Kategori: In English

Mamma Mia, what a party!

Mamma Mia!

I was lucky enough to get invited to a Christmas party yesterday. To be honest, it was a Christmas lunch but as the afternoon went on and the festivities evolved I think the word ”party” more adequately sums up the general feeling. Hosting, was the Swedish Chamber of Commerce in the UK, very professionally mastered by chairman Jan Olsson and CEO Peter Sandberg. Most of the work, however, done by the incredibly talented group of young men and women on scholarships with the Chamber. The reason I was there was that the project #elitesports2030 took part in the conference, #outerthinking, the day before. Having written about the conference, and the role of sports, already I am not going to go into that again. Instead I am focusing on the partying.

The role of the Chamber is to promote Swedish-UK relations in order to increase and help business. This could also be put in the reverse order. No matter how it is phrased, this is a long standing relationship. Sweden seems to have a good reputation, one linked to quality, nature and, overall what is perceived as sound values, in the UK. After a very nice lunch, filled with Swedish and British anecdotes, including a Swedish Lucia performance, the grand finale consists of a true Swedish success story. When the cast from Mamma Mia, the Party, enters the ballroom, they embody all the values that every politician and business person would like to be able to communicate, through being perceived as ”Swedish”. What Abba has done for the perception of Sweden abroad cannot be overestimated.

As I am travelling home the following day I am thinking that this is the role that sport has the opportunity to step into. Particularly as I remember the words of my next-door neighbour at the lunch, saying that the Sweden connection for our global companies is not all positive nowadays. The Sweden brand has been hurt by the changes of the political landscape, the increase in shootings and the overall perception of where the country is going. I think it is simply time for sport to step forward. After all,

When Sweden wins, we all win.

Sustaining sports

Through breakfast with a friend, where we are discussing the ins and outs of children’s and youth’s sports, I end up in very familiar territory. It is where most of us think that the way ”things” are done in the current ”system” of sports just ain’t right.

Most countries have ended up in a situation where we have physicians and medical doctors talking about how injuries that used to occur in the professional game, through years of overuse, are frequently seen among 15-year olds. We see numerous athletes fighting issues with mental health and, even more frightening, we have large groups within the population that either have not ever come in contact with sport, or have lost interest in it completely, somewhere along the road.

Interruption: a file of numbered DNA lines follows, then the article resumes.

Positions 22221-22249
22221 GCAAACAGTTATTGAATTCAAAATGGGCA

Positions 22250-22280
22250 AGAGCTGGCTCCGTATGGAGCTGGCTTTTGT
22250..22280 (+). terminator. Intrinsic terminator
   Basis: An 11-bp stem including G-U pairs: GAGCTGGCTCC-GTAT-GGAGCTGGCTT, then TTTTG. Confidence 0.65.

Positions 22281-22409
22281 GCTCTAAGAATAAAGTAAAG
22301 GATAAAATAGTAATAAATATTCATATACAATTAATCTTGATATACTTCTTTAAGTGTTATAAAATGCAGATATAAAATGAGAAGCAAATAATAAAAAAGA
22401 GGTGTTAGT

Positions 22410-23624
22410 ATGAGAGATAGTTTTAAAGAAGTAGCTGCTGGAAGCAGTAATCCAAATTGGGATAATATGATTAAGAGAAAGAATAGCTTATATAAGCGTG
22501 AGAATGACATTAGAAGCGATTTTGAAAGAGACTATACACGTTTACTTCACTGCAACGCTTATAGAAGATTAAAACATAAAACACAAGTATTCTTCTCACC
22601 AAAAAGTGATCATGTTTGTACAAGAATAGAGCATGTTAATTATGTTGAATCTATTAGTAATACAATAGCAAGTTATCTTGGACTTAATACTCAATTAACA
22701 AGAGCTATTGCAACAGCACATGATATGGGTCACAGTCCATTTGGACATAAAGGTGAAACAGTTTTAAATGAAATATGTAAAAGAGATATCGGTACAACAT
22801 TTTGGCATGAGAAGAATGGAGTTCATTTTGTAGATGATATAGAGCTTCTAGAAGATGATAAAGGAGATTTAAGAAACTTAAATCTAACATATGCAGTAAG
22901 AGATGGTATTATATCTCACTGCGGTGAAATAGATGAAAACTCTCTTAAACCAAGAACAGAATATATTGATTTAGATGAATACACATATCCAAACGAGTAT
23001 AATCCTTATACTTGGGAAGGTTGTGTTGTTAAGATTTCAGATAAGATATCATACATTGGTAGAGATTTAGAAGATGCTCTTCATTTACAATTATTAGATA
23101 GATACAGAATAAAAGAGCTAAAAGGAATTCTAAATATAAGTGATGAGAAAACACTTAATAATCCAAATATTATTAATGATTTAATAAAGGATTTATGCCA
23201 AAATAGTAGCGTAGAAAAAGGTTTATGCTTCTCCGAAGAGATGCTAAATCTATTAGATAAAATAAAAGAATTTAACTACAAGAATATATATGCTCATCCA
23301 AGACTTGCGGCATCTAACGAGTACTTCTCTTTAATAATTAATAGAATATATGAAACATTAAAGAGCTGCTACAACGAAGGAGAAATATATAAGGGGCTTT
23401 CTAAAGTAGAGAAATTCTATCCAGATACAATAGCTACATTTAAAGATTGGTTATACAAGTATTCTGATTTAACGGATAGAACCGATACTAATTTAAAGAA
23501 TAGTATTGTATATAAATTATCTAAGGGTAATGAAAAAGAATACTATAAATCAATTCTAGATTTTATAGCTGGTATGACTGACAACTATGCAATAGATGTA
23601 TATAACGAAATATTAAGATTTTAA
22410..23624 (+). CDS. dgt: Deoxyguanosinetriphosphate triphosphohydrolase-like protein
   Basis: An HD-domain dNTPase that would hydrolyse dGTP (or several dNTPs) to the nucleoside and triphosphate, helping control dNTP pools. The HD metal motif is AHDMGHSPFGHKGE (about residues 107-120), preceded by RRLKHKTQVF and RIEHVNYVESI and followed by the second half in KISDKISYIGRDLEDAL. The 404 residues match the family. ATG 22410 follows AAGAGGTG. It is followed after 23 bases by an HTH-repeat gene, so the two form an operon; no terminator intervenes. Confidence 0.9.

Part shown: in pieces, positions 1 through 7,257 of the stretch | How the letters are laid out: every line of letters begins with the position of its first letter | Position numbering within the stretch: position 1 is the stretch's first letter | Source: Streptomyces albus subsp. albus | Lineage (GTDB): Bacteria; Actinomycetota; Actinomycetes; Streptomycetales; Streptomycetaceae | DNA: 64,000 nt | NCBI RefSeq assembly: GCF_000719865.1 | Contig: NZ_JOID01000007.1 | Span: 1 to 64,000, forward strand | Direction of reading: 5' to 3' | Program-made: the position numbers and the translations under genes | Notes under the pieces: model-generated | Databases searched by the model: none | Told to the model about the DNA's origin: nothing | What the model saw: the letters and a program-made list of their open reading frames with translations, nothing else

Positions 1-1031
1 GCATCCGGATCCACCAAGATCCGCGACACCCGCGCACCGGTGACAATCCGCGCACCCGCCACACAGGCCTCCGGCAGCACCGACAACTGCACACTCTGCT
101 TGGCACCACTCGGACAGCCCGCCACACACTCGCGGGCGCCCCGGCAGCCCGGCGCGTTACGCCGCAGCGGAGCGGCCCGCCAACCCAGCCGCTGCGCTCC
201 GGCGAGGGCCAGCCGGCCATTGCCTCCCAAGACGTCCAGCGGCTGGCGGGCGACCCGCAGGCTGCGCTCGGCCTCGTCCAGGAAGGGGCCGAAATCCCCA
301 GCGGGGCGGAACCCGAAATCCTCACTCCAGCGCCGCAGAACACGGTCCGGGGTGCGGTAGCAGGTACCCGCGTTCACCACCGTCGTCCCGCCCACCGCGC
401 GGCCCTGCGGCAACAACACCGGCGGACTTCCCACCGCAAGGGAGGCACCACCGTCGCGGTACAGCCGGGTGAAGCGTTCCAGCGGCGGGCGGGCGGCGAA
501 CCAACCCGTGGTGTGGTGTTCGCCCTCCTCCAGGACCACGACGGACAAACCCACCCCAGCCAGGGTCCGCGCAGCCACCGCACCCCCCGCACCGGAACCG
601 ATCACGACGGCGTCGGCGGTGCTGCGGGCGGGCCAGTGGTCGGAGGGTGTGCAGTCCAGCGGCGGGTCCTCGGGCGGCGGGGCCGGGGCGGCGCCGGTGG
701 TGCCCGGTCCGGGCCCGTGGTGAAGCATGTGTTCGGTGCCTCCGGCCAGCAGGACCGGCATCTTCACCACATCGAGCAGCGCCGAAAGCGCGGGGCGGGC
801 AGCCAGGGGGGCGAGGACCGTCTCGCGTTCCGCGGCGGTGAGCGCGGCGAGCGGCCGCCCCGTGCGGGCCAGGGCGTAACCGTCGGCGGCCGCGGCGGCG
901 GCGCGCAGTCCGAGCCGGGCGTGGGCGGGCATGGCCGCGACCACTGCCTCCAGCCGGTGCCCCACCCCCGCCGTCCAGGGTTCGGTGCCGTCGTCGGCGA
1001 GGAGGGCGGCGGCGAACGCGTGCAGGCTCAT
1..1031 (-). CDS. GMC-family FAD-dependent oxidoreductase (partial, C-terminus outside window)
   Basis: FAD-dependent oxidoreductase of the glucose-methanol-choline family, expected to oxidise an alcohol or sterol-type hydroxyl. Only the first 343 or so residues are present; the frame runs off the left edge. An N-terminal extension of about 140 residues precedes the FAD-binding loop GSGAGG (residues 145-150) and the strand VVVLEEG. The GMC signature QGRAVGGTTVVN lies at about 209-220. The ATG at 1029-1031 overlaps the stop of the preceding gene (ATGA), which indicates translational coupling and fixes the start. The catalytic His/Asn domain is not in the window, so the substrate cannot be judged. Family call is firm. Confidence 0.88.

The question, how on earth did we get to this, might be simple but I have a feeling the answers are a bit more complicated. Unfortunately, I think high performance sport has a role in it. Or perhaps this should read: sport with incentives that relate to performance?

My head goes spinning as I come across an article in the magazine Times, about the Overtime Elite league. Here athletes are paid six figure (in USD) salaries to play basketball. Even I know that there are opportunities to play and earn money in sports. What I didn’t know is that you can do that, in basketball, instead of going to college, at the age of 16 to 19. The league suggests that this is an alternative route to get to the NBA and that the youngsters are also given support to study besides their basketball. Something in me starts to doubt that the latter will be particularly emphasised. The cynical in me instead sees similarities with how the young (boys), often with a deprived background, have been lured into various things before, and this is just yet another example.

However, the more I dig myself down in my own thoughts I realise that many of the young, and slightly older, athletes that are to compete in China in the Olympic and Paralympic games shortly have a very similar situation. Thanks to their excellence in sport they have been put on a scholarship, from an organisation that coordinates a national campaign for Olympic and Paralympic medals. Worst case they have been encouraged to scrap their education as that takes time away from training. And believe me, they have worked hard and focused on developing as an athlete. Some of them will come back with a medal, but very few will do so having secured a financially reasonable standard for themselves for the foreseeable future. Even less so have they earned themselves any points towards a healthy pension when, one day, it is time to retire. And, judging by what those physicians are saying, that day could come earlier than planned as by now, many of them will have been focused on one sport only for quite some time.

So, as a breath of fresh air comes this article about how Norway’s focus on participation, described as radically different, have helped lift the country to the top of the world in a number of sports. And these sports are not just winter sports with skiis closely tied to the feet. Interestingly, articles like this regularly come out ahead of, during or after the winter Olympics as Norway beats the rest of the world. Of course the sport for all philosophy is not the only explanation. Hard and focused work has a place in there to.